I have been approached about feeding apple cider vinegar to cattle on late summer pasture in west central SD. We had a decent year with good growth, but it got hot and dry lately. Do you have any experience feeding this product?
Apple cider vinegar would mainly be comprised of acetic acid which is one of the main volatile fatty acids (VFAs) produced by rumen bacteria. VFA’s are the energy source that ruminants live on compared with monogastrics using glucose. Therefore, the two major concerns should be palatability and then over consumption causing acidosis (founder). There has been very little research done feeding this product so my suggestion is to start with small amounts and increase slowly, just like you would introduce corn to a ruminant.
Do you have a ration for free choice and TMR's, incorporating the liquid corn syrup? We have been getting this for several years now and putting it in our corn silage ration and tub grinding it in with the feeder wagon. We also free-choice in tubs this all seems to work well. Another friend mixes Whey 50/50 corn syrup and free-choice. Do you have any recommendations to this style feeding?
We use corn syrup (distillers soluble) in many different feedlots, cow/calf, and backgrounding operations. Usually it is a very good buy (delivered for less than $30/ton) so we use it as often as possible. The advantages of it are palatability on calves and cow, it is a great source of protein, fat and energy, and for cow herds it is high in phosphorus so you can save money on a range mineral. The disadvantages are: it is high in fat and palatable so if it is free choice the cattle may over eat causing the rumen bugs to be killed off from too much fat resulting in reductions of fiber digestion, and it is high in sulfur which could cause polio (brainers) problems. Whey is also a good product if it is bought right. It does not contain the amount of fat, protein or energy that the syrup does but can be a good feed source.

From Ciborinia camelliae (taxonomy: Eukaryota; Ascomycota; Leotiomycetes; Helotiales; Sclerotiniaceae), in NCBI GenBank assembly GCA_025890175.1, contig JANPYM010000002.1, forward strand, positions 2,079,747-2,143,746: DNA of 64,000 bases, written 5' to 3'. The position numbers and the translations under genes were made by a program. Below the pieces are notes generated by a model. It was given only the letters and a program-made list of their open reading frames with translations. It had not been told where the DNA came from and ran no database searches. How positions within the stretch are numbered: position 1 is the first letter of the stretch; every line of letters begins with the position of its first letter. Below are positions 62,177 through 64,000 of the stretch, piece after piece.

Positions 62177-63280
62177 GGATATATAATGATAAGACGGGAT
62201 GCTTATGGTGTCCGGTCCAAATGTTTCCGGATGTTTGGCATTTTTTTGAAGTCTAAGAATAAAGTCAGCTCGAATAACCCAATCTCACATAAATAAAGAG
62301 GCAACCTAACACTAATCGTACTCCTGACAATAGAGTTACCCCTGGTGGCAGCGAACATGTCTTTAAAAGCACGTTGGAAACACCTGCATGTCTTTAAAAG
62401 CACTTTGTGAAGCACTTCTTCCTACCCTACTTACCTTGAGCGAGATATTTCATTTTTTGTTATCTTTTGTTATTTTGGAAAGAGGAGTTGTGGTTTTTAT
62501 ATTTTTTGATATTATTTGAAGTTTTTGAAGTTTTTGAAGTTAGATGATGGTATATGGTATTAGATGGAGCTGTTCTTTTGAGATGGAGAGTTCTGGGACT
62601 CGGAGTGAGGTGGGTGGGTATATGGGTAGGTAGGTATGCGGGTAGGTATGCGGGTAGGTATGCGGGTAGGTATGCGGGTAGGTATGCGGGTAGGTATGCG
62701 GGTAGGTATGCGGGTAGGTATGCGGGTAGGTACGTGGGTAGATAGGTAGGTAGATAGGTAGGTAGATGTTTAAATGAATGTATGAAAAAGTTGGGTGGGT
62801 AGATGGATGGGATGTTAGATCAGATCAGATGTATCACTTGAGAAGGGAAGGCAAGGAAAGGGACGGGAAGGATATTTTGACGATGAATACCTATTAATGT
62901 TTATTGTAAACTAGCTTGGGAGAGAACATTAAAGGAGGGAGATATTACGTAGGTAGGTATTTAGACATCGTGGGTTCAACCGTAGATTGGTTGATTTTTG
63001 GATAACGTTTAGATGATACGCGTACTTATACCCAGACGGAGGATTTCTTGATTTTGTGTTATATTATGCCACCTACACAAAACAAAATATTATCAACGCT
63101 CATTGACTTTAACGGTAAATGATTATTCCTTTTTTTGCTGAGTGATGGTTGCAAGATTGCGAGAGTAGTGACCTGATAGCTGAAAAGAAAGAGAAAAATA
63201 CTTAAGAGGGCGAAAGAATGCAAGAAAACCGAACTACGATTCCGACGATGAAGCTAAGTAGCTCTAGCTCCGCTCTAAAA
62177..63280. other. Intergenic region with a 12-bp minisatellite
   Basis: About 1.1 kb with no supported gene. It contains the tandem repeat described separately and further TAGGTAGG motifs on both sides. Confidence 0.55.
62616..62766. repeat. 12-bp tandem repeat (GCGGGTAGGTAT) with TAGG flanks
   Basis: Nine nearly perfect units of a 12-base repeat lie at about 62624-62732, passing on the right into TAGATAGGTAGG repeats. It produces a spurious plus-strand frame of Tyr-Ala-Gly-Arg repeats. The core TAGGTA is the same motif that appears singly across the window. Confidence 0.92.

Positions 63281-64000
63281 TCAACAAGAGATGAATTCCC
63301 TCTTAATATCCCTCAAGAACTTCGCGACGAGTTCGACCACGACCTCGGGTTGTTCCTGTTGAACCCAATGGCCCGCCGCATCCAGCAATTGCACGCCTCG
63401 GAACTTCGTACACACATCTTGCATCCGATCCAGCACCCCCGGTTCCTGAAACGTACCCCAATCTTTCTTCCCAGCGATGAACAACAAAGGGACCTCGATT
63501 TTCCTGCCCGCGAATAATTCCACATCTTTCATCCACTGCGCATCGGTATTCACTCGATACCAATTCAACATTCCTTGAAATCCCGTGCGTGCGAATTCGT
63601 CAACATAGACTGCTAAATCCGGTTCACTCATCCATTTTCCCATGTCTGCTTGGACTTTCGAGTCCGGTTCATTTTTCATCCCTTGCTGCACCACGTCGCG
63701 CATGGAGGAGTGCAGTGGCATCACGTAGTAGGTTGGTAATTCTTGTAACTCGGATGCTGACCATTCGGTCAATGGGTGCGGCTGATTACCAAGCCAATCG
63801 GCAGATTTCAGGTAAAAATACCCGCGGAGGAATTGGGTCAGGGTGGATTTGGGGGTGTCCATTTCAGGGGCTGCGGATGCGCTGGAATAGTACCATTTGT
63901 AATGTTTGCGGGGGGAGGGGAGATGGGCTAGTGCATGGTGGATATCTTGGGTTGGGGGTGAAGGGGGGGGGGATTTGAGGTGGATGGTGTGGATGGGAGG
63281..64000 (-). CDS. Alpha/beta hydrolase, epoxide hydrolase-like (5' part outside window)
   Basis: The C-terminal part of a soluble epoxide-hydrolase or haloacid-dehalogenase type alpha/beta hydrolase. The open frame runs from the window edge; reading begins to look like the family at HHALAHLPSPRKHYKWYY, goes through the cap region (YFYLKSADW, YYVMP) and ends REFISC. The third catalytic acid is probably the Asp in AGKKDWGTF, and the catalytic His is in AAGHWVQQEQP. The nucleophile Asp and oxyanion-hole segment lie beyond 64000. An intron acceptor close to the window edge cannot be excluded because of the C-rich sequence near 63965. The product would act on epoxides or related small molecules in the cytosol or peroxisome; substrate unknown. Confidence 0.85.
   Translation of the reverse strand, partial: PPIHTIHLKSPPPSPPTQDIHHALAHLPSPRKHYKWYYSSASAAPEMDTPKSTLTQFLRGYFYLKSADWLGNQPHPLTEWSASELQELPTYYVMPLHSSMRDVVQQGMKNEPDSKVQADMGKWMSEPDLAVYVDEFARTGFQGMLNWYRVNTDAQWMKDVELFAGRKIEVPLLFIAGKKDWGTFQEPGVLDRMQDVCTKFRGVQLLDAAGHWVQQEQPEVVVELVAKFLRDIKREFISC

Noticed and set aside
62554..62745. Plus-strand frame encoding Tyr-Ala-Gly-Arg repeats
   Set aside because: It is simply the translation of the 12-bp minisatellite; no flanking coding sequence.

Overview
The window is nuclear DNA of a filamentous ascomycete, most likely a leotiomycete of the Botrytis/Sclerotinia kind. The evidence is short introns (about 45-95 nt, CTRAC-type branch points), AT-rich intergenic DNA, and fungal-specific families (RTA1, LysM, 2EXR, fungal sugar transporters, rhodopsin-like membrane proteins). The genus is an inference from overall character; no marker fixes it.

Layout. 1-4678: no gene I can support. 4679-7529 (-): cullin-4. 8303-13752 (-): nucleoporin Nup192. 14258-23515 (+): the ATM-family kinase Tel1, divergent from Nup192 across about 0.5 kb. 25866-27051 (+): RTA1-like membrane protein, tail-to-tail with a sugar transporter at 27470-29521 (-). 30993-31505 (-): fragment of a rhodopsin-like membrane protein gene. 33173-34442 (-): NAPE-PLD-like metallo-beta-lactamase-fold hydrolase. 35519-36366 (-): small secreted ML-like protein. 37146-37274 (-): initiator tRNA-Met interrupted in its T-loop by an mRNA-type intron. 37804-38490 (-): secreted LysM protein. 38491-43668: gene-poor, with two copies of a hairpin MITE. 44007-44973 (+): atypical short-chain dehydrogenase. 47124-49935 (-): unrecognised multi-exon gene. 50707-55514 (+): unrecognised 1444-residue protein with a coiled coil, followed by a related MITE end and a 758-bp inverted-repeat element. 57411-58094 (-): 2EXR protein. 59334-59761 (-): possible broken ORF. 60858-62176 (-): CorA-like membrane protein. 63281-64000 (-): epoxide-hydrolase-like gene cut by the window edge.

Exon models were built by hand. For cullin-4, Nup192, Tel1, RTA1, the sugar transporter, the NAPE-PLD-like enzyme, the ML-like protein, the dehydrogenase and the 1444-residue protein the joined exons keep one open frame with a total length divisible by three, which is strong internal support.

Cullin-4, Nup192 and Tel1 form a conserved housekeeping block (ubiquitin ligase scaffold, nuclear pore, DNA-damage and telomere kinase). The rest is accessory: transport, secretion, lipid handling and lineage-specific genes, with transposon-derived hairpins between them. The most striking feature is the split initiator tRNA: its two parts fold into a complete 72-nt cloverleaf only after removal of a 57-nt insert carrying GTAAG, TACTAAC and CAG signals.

Any time that you control what the cattle eat your performance is better, same as your kids, do not expect them to balance their own diet. If you have to free-choice it, you should monitor intakes closely and only put out a limited supply. We can add a limiter to it but it obviously adds cost.
-Dr. Ki Fanning is a ruminant nutritionist at Great Plains Livestock Consulting, Inc. The consulting service was founded in 1998 by Dr. Ki Fanning with the goal of becoming the premier animal agricultural consulting company for feed manufacturers, producers, and entities engaged in the areas of livestock production, with the reputation of the highest integrity and quality of service.
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